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In the crosshairs of conscience: John Kitzhaber's death penalty reckoning

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To cope with his dread, John Kitzhaber opened his leather-bound journal and began to write.
It was a little past 9 on the morning of Nov. 22, 2011. Gary Haugen had dropped his appeals. A Marion County judge had signed the murderer's death warrant, leaving Kitzhaber, a former emergency room doctor, to decide Haugen's fate. The 49-year-old would soon die by lethal injection if the governor didn't intervene.
Kitzhaber was exhausted, having been unable to sleep the night before, but he needed to call the families of Haugen's victims.
"I know my decision will delay the closure they need and deserve," he wrote.
The son of University of Oregon English professors, Kitzhaber began writing each day in his journal in the early 1970s. The practice helped him organize his thoughts and, on that particular morning, gather his courage.
Kitzhaber first dialed the widow of David Polin, an inmate Haugen beat and stabbed to death in 2003 while already serving a life sentence fo…

Kuwait court upholds death penalty in terror case

Execution in Kuwait in April 2013
Execution in Kuwait in April 2013
In January, lower court found 23 of the 26 guilty of various crimes and 2 were sentenced to death

Kuwait's Court of Appeal on Thursday upheld the death sentence of one of the two defendants who were awarded capital punishment by a lower court in the terrorist cell case No. 302/2016. The other, an Iranian, is at large and was sentenced by the lower court in absentia.

While 3 defendants were acquitted, the other 21 received sentences ranging from 5 to 15 years in prison.

According to the Kuwait News Agency, KUNA, 1 of them was fined KD5,000 ($16,500 approximately).

Kuwaiti security service officers raided farmhouses near the Iraqi border late last summer, slicing through carpets and smashing open concrete floors. Hidden in large plastic containers was a weapons cache, the largest discovered in Kuwait's history. State television showed Kuwait's Interior Minister, a senior ruling family member, solemnly viewing the seized weapons.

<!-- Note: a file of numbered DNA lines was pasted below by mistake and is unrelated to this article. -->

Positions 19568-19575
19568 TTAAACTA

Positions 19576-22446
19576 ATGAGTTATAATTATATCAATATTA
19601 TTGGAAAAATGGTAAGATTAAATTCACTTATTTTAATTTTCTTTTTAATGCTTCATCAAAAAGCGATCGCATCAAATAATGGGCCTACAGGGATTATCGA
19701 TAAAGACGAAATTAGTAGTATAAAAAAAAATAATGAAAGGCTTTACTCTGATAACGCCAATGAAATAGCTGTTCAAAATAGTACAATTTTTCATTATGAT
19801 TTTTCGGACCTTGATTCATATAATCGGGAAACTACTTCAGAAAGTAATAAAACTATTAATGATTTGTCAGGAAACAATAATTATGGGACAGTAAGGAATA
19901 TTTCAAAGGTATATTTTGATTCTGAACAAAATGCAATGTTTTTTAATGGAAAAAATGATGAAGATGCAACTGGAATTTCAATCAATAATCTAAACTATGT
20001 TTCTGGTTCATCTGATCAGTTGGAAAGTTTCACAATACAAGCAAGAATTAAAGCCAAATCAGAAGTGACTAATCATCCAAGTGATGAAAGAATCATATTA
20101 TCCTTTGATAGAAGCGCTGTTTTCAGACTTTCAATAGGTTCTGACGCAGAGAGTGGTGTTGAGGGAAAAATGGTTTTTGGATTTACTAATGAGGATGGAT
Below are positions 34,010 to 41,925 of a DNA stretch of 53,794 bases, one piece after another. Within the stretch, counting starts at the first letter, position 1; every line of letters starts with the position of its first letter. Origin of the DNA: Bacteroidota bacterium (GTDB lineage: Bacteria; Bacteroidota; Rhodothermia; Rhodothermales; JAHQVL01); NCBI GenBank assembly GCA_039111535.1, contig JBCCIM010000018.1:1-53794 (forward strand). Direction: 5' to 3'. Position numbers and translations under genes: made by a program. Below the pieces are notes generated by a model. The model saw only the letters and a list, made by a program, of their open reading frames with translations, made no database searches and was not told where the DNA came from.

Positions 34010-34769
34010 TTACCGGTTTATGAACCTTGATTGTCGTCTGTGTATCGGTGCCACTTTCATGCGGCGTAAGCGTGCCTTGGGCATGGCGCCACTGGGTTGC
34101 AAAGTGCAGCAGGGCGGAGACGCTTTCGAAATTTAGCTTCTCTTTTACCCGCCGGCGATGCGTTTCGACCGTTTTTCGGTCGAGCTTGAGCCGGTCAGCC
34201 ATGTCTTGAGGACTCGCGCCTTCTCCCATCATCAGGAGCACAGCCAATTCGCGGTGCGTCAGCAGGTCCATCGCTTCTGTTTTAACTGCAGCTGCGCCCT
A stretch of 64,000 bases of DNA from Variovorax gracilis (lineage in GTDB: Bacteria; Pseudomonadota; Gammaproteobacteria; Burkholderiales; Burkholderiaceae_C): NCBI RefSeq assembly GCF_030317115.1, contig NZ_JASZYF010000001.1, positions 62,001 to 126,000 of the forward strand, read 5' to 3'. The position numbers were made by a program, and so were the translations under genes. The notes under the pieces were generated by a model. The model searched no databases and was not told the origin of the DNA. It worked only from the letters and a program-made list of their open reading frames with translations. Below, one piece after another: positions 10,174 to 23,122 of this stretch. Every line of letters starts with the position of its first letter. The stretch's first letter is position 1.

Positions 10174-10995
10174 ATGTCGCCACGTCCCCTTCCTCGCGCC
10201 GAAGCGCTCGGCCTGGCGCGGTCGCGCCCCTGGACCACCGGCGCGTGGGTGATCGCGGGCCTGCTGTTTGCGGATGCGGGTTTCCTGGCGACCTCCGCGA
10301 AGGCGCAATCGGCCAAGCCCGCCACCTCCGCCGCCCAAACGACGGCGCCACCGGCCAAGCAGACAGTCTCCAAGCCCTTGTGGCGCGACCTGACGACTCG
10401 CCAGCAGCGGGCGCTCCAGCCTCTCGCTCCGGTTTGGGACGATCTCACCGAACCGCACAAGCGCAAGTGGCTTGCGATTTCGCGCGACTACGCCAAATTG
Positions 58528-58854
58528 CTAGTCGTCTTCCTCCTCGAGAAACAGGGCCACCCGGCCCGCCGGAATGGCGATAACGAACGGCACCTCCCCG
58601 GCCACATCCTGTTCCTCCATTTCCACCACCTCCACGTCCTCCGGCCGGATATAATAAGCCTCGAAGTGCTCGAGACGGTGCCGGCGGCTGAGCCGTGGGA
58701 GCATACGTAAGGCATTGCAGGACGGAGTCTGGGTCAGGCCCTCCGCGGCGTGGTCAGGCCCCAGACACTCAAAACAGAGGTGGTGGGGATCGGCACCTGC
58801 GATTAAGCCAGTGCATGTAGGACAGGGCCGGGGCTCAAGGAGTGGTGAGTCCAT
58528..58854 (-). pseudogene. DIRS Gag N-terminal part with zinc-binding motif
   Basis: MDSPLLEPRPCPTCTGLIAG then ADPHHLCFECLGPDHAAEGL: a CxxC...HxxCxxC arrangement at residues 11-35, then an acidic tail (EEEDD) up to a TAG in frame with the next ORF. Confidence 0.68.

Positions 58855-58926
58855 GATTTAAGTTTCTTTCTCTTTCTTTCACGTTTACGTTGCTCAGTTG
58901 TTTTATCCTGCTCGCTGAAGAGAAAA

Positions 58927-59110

Kuwait charged 25 of its nationals and an Iranian with spying for Iran and Lebanese Shiite group Hezbollah.

The case opened up sectarian divisions in Kuwait. While Kuwait's Sunni majority and Shiite minority get on better with each other than in neighbouring states, tensions still exist.

In January this year, a Kuwaiti court found 23 of the 26 guilty of various charges. 2 were sentenced to death, including the Iranian who is at large. The others were fined or received jail terms between 5 years and life.

The prosecution is appealing the sentences, saying some of the men should have received tougher punishments.

On September 1 last year, Kuwait's public prosecution said 26 defendants, including the Iranian, would stand trial for the possession of weapons, ammunition and explosives and espionage for Iran and Hezbollah.

It said that 24 defendants faced charges of engaging in acts likely to undermine the unity and safety of Kuwait and sharing of intelligence with Iran and Lebanese group Hezbollah.

Iran-Kuwait spat

However, the Iranian embassy on September 3 downplayed the significance of the terrorist cell and the charges of espionage, saying that the case was a domestic Kuwaiti issue pertaining mainly to the discovery of weapons and ammunition.

The embassy said it regretted the move to implicate Iran in the case and called upon the Kuwaiti authorities to communicate the identity and "alleged role" of the Iranian suspect.

The embassy blasted Kuwaiti media for its "negative incitement against the Kuwaiti-Iranian relations" and for "targeting Iran based on flimsy charges, so far unproven by the judicial authorities".

In September, Kuwait summoned Iran's ambassador to the country and handed him a reply to a statement issued earlier by the Iranian embassy on the busting of the terror cell.

The reply was handed over by Deputy Foreign Minister Khalid Sulaiman Al Jarallah to Ambassador Ali Reza Enayati, the foreign ministry said.

"The reply included clarifications about Kuwait's stance on the issue," the ministry said in a brief statement carried by KUNA on Monday.

The ministry had earlier rejected the Iranian embassy's statement following the referral of suspects to a court over their espionage links with Iran and Hezbollah, saying that it was not consistent with basic diplomatic norms.

A spokesperson said the foreign ministry regretted and rejected the embassy statement for ignoring basic diplomatic norms that require resorting to official communication channels between governments when seeking information regarding a specific issue, and not going to the public media instead.

Source: Gulf News, July 21, 2016


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